Serotonin Syndrome [9] is used to describe the constellation of symptoms observed with abnormally elevated serotonin concentrations. Abnormally elevated concentrations lead to euphoria, drowsiness, sustained rapid eye movement, overreaction of the reflexes, rapid muscle contraction and relaxation in the ankle causing abnormal movements of the foot, clumsiness, restlessness, feeling drunk and dizzy, muscle contraction and relaxation in the jaw, sweating, intoxication, muscle twitching, rigidity, high body temperature, mental status changes, shivering, diarrhea, loss of consciousness, rhabodomyolysis and acidosis and death.   Neurologic effects include confusion agitation, hallucinations, seizures and coma [15]. Pathological findings in fatalities have shown evidence consistent with heat-stroke induced multi-organ damage [16-17]. The true number of patients affected by MDMA induced serotonin syndrome is probably very under reported [14].

Hyponatremia (an electrolyte disturbance when the sodium level in the plasma falls below 135 mmol/l) induced cerebral and pulmonary edema [18-19] can occur. Severe or prolonged electrolyte disturbance due to increased vasopressin release can lead to water intoxication, decreased serum osmolality, hyperkalemia, cardiac problems, neuronal malfunction, respiratory arrest, pulmonary and cerebral edema, organ failure, coma, seizures and ultimately death [20-23].  In addition MDMA can lead to subarachnoid hemorrhage, cerebral infarction, intracranial bleeds, short-term hypertensive surges and subsequent disruption of cerebral blood vessels.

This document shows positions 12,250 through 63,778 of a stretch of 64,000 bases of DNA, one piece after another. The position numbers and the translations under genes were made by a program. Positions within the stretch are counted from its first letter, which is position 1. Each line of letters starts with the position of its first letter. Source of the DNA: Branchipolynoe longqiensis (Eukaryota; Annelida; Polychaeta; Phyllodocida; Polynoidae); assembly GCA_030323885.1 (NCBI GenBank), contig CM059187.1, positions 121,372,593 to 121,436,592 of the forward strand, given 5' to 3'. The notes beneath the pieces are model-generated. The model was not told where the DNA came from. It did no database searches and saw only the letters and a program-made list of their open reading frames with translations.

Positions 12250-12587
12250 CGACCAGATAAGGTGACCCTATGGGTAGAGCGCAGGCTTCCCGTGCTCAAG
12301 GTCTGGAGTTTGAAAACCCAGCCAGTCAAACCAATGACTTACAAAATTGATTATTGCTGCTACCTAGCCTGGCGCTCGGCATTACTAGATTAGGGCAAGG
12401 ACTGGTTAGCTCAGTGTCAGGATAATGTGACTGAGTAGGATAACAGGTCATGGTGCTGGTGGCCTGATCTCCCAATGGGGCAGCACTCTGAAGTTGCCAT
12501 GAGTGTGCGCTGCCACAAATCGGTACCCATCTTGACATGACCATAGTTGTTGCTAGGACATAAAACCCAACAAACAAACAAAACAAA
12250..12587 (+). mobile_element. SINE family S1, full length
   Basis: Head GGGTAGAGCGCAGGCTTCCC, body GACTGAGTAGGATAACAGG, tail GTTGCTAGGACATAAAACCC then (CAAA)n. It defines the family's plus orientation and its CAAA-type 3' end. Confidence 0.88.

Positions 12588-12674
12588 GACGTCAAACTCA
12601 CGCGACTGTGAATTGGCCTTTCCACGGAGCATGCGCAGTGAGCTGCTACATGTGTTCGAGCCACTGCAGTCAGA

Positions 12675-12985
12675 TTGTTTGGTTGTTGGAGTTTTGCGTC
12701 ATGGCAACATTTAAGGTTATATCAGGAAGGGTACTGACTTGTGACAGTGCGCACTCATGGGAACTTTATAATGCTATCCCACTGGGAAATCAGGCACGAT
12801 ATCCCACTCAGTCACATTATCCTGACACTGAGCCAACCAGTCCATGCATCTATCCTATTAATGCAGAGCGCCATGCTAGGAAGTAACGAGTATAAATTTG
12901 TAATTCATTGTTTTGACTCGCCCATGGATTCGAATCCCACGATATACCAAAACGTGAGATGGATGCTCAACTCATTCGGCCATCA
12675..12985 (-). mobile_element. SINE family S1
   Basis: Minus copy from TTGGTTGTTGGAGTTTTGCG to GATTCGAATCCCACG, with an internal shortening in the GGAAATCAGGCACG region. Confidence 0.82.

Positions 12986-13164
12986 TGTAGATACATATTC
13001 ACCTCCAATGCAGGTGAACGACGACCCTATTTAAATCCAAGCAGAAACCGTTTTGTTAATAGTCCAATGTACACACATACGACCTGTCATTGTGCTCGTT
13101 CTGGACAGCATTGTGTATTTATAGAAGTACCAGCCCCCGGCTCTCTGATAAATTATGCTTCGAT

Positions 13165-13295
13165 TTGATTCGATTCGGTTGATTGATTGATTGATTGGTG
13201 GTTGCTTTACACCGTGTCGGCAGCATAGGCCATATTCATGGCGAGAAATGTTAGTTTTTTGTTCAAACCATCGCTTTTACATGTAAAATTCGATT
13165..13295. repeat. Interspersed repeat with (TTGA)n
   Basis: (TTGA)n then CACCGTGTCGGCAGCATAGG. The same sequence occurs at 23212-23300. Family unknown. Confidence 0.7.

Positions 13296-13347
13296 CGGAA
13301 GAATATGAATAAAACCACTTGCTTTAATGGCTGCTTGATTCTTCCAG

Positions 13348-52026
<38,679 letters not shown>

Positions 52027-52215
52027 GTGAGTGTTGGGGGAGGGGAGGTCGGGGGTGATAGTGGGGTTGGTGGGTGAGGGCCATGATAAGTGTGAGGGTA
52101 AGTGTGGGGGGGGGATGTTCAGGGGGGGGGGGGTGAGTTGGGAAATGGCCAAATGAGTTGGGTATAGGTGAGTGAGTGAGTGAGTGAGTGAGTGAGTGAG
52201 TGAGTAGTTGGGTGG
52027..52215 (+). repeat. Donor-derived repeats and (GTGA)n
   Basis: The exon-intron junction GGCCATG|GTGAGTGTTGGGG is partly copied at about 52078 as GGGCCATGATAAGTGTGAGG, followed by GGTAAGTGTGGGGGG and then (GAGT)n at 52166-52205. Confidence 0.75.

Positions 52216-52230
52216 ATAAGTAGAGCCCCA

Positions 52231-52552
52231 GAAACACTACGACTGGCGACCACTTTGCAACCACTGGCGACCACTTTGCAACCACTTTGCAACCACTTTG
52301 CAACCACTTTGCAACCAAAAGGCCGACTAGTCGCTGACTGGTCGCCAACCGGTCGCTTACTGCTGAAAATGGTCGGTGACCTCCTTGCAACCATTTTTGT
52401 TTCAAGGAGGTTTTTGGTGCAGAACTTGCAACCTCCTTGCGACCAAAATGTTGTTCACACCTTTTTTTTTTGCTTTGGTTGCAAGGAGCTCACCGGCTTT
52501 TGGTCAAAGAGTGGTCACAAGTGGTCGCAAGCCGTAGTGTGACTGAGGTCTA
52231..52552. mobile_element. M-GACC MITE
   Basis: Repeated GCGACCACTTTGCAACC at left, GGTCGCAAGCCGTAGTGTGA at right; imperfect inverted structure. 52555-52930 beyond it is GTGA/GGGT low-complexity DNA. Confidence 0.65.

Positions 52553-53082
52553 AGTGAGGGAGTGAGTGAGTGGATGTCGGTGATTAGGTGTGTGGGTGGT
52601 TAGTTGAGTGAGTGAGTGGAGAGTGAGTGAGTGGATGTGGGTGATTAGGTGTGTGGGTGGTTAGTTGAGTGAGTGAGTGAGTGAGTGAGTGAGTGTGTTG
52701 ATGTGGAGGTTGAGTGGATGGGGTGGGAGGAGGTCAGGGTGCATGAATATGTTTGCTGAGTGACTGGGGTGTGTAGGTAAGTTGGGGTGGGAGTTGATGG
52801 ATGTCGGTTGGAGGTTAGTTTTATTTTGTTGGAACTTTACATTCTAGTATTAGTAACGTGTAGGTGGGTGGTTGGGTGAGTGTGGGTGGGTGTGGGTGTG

Hepatotoxicity and liver failure even after a single dose of MDMA, but often delayed by 2 to 3 to 15 days after ingestion of MDMA is known [24]. The concentrations of transaminases, enzymes that catalyze reaction between an amino acid and an α-keto acid in the serum become elevated because the hepatocyte cell membrane becomes permeable and the enzymes leak out into the blood stream.

Long-term consequences of MDMA. The long-term effects of MDMA are related to damage to/depletion of the serotonergic (5-HT) nerve receptors [25-27].  This can cause immediate and delayed word recall, visual, and memory recall.  Persistent psychiatric symptoms [28] include psychosis, panic attacks, depersonalization, depression, flashbacks and obsessive-compulsive symptoms.

Treatment. Certain procedures have been established in order to manage MDMA exposures. Airway, breathing and circulation is the primary medical concern in the emergency room.  GI decontamination (lavage, activated charcoal, etc) doesn’t provide benefit since the time of ingestion is usually several hours previous.  For a recent large ingestion a single dose of activated charcoal – 1 gm/kg in small children, 50 to 100 gm in adolescents and adults is recommended.